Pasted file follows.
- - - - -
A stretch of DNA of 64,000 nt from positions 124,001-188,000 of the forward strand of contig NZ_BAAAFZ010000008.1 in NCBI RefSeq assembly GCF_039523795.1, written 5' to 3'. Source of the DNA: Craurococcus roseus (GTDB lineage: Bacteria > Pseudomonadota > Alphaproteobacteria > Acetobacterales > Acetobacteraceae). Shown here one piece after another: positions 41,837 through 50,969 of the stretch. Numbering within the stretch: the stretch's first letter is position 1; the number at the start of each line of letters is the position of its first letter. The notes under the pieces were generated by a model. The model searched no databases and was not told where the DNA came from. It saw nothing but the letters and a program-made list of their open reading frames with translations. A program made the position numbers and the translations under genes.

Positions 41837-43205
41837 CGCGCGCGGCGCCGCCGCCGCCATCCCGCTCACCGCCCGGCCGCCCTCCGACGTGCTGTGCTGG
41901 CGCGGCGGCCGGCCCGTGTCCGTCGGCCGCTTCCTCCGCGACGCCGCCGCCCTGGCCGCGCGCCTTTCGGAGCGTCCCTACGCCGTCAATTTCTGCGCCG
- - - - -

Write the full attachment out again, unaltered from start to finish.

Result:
A stretch of DNA of 64,000 nt from positions 124,001-188,000 of the forward strand of contig NZ_BAAAFZ010000008.1 in NCBI RefSeq assembly GCF_039523795.1, written 5' to 3'. Source of the DNA: Craurococcus roseus (GTDB lineage: Bacteria > Pseudomonadota > Alphaproteobacteria > Acetobacterales > Acetobacteraceae). Shown here one piece after another: positions 41,837 through 50,969 of the stretch. Numbering within the stretch: the stretch's first letter is position 1; the number at the start of each line of letters is the position of its first letter. The notes under the pieces were generated by a model. The model searched no databases and was not told where the DNA came from. It saw nothing but the letters and a program-made list of their open reading frames with translations. A program made the position numbers and the translations under genes.

Positions 41837-43205
41837 CGCGCGCGGCGCCGCCGCCGCCATCCCGCTCACCGCCCGGCCGCCCTCCGACGTGCTGTGCTGG
41901 CGCGGCGGCCGGCCCGTGTCCGTCGGCCGCTTCCTCCGCGACGCCGCCGCCCTGGCCGCGCGCCTTTCGGAGCGTCCCTACGCCGTCAATTTCTGCGCCG